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How Retail Lending Considered As the Best Business Model for NBFC?

Retail Lending
Monisha Chaudhary
| Updated: Nov 28, 2017 | Category: NBFC

What is retail lending?

Retail lending is the practice of lending money to individuals rather than organizations. Retail lending is done by banks, credit unions, and savings and loan associations. These institutions make loans for automobile purchases, home purchases, medical care, home repair, vacations, and other consumer uses.

A lender is an individual, a community group, a private group or a financial institute that makes reserves existing to another with the expectation that the funds will be repaid, in addition to any interest and/or fees, either in increments (as in a monthly mortgage payment) or as a lump sum.

Lenders may provide funds for a variety of motives, such as a mortgage, vehicle loan or small business loan. The terms of the loan specify how the loan is to be satisfied, over what period and the consequences of default.

Retail lending is the practice of lending money to persons rather than institutions Like NBFC registration in India. Retail lending is done by banks, credit unions, and savings and loan associations. These institutions make loans for automobile purchases, home purchases, medical care, home repair, vacations, and other customer uses. It has taken the important role in the lending activities of banks, as the accessibility of recognition and the number of products offered for retail lending have grown. The amounts advanced through retail advancing are usually smaller than those loaned to productions. Retail lending may take the form of installment loans, which must be paid off minute by little over the course of years, or non-installment loans, which are paid off in one lump sum.

DEFINITION of ‘Retail Lender’

A lender who lends money to individuals rather than institutions. Banks, credit unions, savings and loans institutions, and mortgage bankers[1] are all examples of retail lenders.

BREAKING DOWN ‘Retail Lender’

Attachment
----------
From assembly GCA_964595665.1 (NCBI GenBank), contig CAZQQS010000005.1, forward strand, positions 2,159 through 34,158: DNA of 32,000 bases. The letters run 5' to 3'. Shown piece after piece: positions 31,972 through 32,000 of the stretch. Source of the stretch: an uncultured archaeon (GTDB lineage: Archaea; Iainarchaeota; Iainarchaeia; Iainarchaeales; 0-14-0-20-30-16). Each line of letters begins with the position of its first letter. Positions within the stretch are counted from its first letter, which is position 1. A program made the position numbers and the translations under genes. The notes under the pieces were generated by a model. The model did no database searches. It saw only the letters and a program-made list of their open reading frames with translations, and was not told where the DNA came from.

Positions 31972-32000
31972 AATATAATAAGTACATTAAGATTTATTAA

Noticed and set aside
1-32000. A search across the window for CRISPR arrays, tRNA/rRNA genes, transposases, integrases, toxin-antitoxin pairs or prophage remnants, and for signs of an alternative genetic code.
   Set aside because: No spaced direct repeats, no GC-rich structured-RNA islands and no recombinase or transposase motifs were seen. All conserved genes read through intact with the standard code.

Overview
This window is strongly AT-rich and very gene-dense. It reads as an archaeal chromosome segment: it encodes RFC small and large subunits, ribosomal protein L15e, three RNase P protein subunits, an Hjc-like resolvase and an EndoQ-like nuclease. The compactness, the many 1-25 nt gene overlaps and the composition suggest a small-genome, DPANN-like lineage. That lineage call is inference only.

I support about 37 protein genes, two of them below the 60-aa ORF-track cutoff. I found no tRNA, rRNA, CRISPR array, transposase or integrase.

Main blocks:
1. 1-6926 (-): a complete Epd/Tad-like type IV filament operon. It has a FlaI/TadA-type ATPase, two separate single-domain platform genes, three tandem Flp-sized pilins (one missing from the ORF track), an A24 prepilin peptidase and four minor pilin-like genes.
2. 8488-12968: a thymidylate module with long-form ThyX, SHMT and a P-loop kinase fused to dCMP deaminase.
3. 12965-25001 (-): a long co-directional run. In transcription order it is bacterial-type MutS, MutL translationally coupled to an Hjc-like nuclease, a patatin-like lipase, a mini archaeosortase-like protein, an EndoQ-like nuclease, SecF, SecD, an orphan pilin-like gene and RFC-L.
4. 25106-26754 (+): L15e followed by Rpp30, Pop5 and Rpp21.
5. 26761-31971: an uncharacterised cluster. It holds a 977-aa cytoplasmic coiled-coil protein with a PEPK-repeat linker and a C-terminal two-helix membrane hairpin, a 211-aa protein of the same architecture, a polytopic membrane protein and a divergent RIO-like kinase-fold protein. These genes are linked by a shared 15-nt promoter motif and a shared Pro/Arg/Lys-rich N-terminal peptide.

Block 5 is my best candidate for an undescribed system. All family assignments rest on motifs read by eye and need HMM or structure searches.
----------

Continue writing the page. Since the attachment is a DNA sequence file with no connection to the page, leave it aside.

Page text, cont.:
Some think that retail investors should have a fiduciary responsibility to the individuals that they lend to. Others believe that borrowers should be financially cultivated sufficiently to make wise borrowing decisions.

It is easy to understand why Fintechs are scoring over the banks. Without the burden of regulations, the limitations created by inflexible legacy IT systems or the huge costs of bank branches, many online lenders are able to operate business models that are much more efficient and cost-effective than the traditional bank model. For example, according to this article from The Economist, a typical online lenders’ ongoing business expenses as a share of an outstanding loan balance is about 2%, compared to 5-7% for traditional lenders.

With an increase in the bad loans burdening the books of the banking sector, commercial banks once again seem to be focusing on the retail lending business.

The post-liberalization changes in banking practices included an increased emphasis on retail lending, which transited from being a risky and cumbersome business to one considered easy to implement, profitable and relatively safe. In some instances, such as housing, the income earned (rent received) or expenditure saved (stoppage of rent payment) from the investment is seen as providing a part of the wherewithal needed to service the loan.

In other areas, confidence that future incomes to be earned by the borrower would be adequate to meet interest and amortization payments provides the basis for enhanced retail lending.

In the process of financial intermediation, retail banks channel savings into loans to individuals and SMEs that finance investments in the real economy. By implication, the expected growth rate of gross domestic product (GDP) and similar measures of economic activity provide a macro constraint on the anticipated loan growth rate of the retail banking sector. At the level of a retail bank, profitable growth begins with growth in total revenue. In addition, as shown in the footnote below*, growth in interest-sensitive assets is a key determinant of a bank’s profitability. In particular, it is shown that the growth rate of net interest margins is positive if the growth rate of interest-sensitive assets is higher than the growth rate of interest-bearing liabilities. But these growth rates must be aligned to meet external and internal constraints on asset growth. For example, the growth rate of loans (for example) is constrained not only by macroeconomic activity but also by the Basel III leverage ratio and the bank board’s risk appetite statement. For example, the risk appetite statement may place limits on the loan to deposit ratio or loan concentration ratio. The latter may lead to a limit in the loan to deposit ratio or loan concentration ratio.


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